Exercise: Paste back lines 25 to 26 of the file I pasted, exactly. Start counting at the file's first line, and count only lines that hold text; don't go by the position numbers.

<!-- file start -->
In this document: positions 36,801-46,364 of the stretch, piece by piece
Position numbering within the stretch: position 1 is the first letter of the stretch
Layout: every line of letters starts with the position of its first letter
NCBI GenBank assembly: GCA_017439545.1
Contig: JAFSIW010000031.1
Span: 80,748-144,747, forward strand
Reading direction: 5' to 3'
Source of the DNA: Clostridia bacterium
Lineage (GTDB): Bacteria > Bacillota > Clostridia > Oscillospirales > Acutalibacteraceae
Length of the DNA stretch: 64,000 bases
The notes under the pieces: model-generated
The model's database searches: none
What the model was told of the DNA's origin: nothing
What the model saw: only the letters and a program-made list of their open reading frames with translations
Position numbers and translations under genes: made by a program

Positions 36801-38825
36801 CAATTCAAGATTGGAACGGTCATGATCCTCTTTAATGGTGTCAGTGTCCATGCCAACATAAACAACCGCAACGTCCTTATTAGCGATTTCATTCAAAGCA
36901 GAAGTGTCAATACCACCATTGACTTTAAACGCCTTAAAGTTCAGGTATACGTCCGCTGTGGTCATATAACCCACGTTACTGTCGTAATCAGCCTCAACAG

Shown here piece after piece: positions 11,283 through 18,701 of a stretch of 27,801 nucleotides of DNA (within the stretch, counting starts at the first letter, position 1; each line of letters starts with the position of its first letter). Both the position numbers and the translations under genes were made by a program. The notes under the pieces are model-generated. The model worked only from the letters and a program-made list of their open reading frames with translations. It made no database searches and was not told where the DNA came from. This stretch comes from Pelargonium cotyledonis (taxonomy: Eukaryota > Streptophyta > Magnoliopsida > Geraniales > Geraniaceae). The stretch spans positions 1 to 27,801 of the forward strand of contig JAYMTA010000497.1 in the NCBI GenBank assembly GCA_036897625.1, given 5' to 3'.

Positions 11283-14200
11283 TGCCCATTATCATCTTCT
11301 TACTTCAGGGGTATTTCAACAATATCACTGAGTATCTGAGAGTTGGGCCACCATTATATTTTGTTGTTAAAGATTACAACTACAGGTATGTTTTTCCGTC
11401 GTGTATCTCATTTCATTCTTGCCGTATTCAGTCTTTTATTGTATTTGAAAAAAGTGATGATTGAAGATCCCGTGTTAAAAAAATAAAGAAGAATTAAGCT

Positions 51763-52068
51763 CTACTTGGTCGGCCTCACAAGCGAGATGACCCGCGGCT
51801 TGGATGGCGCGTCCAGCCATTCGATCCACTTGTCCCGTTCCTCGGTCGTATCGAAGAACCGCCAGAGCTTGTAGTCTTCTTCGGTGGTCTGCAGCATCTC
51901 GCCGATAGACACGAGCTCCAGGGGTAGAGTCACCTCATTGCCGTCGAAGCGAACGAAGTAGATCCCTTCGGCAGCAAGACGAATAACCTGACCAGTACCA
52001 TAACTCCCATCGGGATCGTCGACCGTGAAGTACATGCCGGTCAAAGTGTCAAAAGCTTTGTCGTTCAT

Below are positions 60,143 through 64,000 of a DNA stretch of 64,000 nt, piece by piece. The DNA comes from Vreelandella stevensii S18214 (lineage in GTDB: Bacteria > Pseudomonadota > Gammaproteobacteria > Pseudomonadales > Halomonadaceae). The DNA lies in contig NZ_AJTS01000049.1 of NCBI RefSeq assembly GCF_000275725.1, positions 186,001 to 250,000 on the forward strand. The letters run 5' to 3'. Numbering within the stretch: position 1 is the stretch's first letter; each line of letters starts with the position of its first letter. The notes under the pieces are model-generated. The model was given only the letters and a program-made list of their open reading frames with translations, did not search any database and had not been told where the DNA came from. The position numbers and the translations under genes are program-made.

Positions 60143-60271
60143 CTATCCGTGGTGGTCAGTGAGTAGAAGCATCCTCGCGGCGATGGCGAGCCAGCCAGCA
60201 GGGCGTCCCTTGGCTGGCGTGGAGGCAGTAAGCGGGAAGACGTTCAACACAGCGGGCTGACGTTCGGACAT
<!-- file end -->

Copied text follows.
51763 CTACTTGGTCGGCCTCACAAGCGAGATGACCCGCGGCT
51801 TGGATGGCGCGTCCAGCCATTCGATCCACTTGTCCCGTTCCTCGGTCGTATCGAAGAACCGCCAGAGCTTGTAGTCTTCTTCGGTGGTCTGCAGCATCTC